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A Letter To The Reverend Mr. Douglas,occasioned By His Vindication Of Milton
by [?]

To which are subjoined several curious original letters from the authors of the Universal History, Mr. Ainsworth, Mr. Mac-Laurin, etc.


Quem paenitet peccasse pene est innocens.

Corpora magnanimo satis est prostrasse Leoni:
Pugna suum finem, quum jacet hostis, habet.


Praetuli clementiam
Juris rigori
GROTII Adamus Exul.



Dr. Johnson no sooner discovered the iniquitous conduct and designs of Lauder, than he compelled him to confess and recant, in the following letter to the reverend Mr. Douglas, which he drew up for him: but scarcely had Lauder exhibited this sign of contrition, when he addressed an apology to the archbishop of Canterbury, soliciting his patronage for an edition of the very poets whose works he had so misapplied, and concluding his address in the following spirit: “As for the interpolations for which I am so highly blamed, when passion is subsided, and the minds of men can patiently attend to truth, I promise amply to replace them with passages equivalent in value, that are genuine, that the public may be convinced that it was rather passion and resentment, than a penury of evidence, the twentieth part of which has not yet been produced, that obliged me to make use of them.” This did not satiate his malice: in 1752, he published the first volume of the proposed edition of the Latin poets, and in 1753, a second, accompanied with notes, both Latin and English, in a style of acrimonious scurrility, indicative almost of insanity. In 1754, he brought forward a pamphlet, entitled, King Charles vindicated from the charge of plagiarism, brought against him by Milton, and Milton himself convicted of forgery and gross imposition on the public. 8vo. In this work he exhausts every epithet of abuse, and utterly disclaims every statement made in his apology. It was reviewed, probably by Johnson, in the Gent. Mag. 1754, p. 97.–Ed.



Candour and tenderness are, in any relation, and on all occasions, eminently amiable; but when they are found in an adversary, and found so prevalent as to overpower that zeal which his cause excites, and that heat which naturally increases in the prosecution of argument, and which may be, in a great measure, justified by the love of truth, they certainly appear with particular advantages; and it is impossible not to envy those who possess the friendship of him, whom it is, even, some degree of good fortune to have known as an enemy.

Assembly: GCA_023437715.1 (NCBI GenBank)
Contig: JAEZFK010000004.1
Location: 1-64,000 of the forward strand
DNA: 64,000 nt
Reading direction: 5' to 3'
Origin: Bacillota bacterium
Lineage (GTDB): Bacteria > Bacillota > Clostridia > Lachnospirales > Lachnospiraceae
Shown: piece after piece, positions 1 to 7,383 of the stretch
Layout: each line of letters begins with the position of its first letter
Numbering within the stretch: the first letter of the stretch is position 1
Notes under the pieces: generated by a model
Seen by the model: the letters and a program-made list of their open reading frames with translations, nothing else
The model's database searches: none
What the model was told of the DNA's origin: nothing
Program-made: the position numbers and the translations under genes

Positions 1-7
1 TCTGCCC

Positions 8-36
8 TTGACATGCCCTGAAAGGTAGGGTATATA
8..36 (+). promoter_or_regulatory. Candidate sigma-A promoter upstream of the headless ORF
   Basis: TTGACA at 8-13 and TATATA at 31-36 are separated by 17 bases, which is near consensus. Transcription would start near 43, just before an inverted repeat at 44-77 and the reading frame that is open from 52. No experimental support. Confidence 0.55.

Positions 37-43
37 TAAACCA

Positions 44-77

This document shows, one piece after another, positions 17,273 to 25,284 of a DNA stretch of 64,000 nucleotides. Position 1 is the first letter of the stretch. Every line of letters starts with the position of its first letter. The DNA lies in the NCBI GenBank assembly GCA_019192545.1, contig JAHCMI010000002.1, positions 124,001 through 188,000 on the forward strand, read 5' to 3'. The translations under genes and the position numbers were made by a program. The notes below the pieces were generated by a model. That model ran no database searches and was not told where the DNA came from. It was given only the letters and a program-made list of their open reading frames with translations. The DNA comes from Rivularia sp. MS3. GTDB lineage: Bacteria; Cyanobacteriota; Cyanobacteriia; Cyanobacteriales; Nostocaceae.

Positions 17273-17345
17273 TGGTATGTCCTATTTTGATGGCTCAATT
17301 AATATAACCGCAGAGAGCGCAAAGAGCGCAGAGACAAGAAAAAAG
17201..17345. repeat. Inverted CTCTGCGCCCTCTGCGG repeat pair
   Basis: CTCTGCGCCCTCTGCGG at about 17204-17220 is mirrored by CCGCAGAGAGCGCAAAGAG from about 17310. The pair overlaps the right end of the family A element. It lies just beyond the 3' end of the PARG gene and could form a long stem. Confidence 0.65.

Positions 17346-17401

I will not so far dissemble my weakness, or my fault, as not to confess that my wish was to have passed undetected; but, since it has been my fortune to fail in my original design, to have the supposititious passages, which I have inserted in my quotations, made known to the world, and the shade which began to gather on the splendour of Milton totally dispersed, I cannot but count it an alleviation of my pain, that I have been defeated by a man who knows how to use advantages, with so much moderation, and can enjoy the honour of conquest, without the insolence of triumph.

It was one of the maxims of the Spartans, not to press upon a flying army, and, therefore, their enemies were always ready to quit the field, because they knew the danger was only in opposing. The civility with which you have thought proper to treat me, when you had incontestable superiority, has inclined me to make your victory complete, without any further struggle, and not only publicly to acknowledge the truth of the charge which you have hitherto advanced, but to confess, without the least dissimulation, subterfuge, or concealment, every other interpolation I have made in those authors, which you have not yet had opportunity to examine.